A gem of a Victorian church designed by William Burges in the 1870s. Burges created a flamboyant scheme of decoration that is very much 'High Church', with sumptuous marble, stained glass, and gilding throughout.
Burges created a four-bay design with clerestory aisles, and a west tower rising in two stages to a pinnacled spire. These, plus the south porch and chancel, are all in gloriously ornate Early English style. Most of the interior decoration is focussed on the chancel, leaving the nave and aisles strangely plain by comparison. The theme throughout is 'Paradise Lost and Paradise Regained'.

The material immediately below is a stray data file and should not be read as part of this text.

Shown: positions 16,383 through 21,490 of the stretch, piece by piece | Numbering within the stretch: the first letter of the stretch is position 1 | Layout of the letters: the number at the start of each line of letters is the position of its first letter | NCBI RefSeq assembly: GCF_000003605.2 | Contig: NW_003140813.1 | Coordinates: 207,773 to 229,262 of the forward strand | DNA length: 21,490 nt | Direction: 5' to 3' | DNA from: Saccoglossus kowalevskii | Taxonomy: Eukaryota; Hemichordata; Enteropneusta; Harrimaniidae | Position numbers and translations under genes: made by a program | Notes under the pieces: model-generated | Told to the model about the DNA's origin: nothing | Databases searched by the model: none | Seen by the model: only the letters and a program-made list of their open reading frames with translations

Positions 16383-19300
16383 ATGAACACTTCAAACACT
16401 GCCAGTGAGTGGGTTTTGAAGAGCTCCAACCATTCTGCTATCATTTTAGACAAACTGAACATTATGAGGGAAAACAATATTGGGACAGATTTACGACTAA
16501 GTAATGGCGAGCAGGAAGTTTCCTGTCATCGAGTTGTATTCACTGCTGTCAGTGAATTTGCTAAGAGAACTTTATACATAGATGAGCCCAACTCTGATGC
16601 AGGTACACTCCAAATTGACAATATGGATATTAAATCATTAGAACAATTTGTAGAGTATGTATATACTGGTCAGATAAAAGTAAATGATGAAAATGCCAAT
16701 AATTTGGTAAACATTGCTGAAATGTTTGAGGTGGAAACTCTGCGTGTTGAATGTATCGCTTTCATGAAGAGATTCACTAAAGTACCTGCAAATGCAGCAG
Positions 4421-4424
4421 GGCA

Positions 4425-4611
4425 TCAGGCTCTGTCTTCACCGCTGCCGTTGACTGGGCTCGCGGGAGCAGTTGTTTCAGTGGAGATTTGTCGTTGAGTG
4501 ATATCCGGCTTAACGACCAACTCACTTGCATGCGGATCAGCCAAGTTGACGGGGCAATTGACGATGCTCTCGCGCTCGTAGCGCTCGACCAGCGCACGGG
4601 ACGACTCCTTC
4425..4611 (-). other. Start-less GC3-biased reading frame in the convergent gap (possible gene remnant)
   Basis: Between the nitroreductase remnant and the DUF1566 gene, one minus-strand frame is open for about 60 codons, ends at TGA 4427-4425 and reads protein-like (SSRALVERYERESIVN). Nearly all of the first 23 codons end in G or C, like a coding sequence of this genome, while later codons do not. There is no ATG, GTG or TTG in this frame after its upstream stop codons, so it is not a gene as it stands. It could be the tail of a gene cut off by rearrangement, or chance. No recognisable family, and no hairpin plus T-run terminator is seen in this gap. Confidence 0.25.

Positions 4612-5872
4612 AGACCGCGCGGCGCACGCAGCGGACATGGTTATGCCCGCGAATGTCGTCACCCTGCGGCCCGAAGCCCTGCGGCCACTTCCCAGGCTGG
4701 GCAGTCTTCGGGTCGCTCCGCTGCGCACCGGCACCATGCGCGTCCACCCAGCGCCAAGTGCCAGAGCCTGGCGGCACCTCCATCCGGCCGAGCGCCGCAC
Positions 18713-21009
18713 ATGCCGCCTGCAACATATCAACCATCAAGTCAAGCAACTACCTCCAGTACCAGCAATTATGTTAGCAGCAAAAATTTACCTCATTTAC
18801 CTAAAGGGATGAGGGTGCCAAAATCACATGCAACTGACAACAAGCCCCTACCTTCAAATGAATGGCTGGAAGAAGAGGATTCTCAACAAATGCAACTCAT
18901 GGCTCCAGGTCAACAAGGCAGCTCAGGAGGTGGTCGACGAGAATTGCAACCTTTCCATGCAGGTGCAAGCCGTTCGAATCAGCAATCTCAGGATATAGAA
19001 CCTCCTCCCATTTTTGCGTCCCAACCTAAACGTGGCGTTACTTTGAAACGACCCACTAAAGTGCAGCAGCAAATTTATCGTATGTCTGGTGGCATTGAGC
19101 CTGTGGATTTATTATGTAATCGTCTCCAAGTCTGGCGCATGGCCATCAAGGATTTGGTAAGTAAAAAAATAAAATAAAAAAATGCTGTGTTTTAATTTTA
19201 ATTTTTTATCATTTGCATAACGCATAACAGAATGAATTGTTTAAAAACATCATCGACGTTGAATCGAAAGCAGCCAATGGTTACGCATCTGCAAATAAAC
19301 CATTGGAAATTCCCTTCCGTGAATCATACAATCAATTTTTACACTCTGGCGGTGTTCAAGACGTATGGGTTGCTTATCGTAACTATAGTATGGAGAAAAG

Burges (1827-1881) was the son of a marine engineer who rose to become one of the leading architects of the late Victorian period, specialising in Gothic Revival style. His major works were the remodelling and decoration of Castell Coch and Cardiff Castle, both undertaken for Lord Bute. Another of his best works survives at Knightshayes Court in Devon.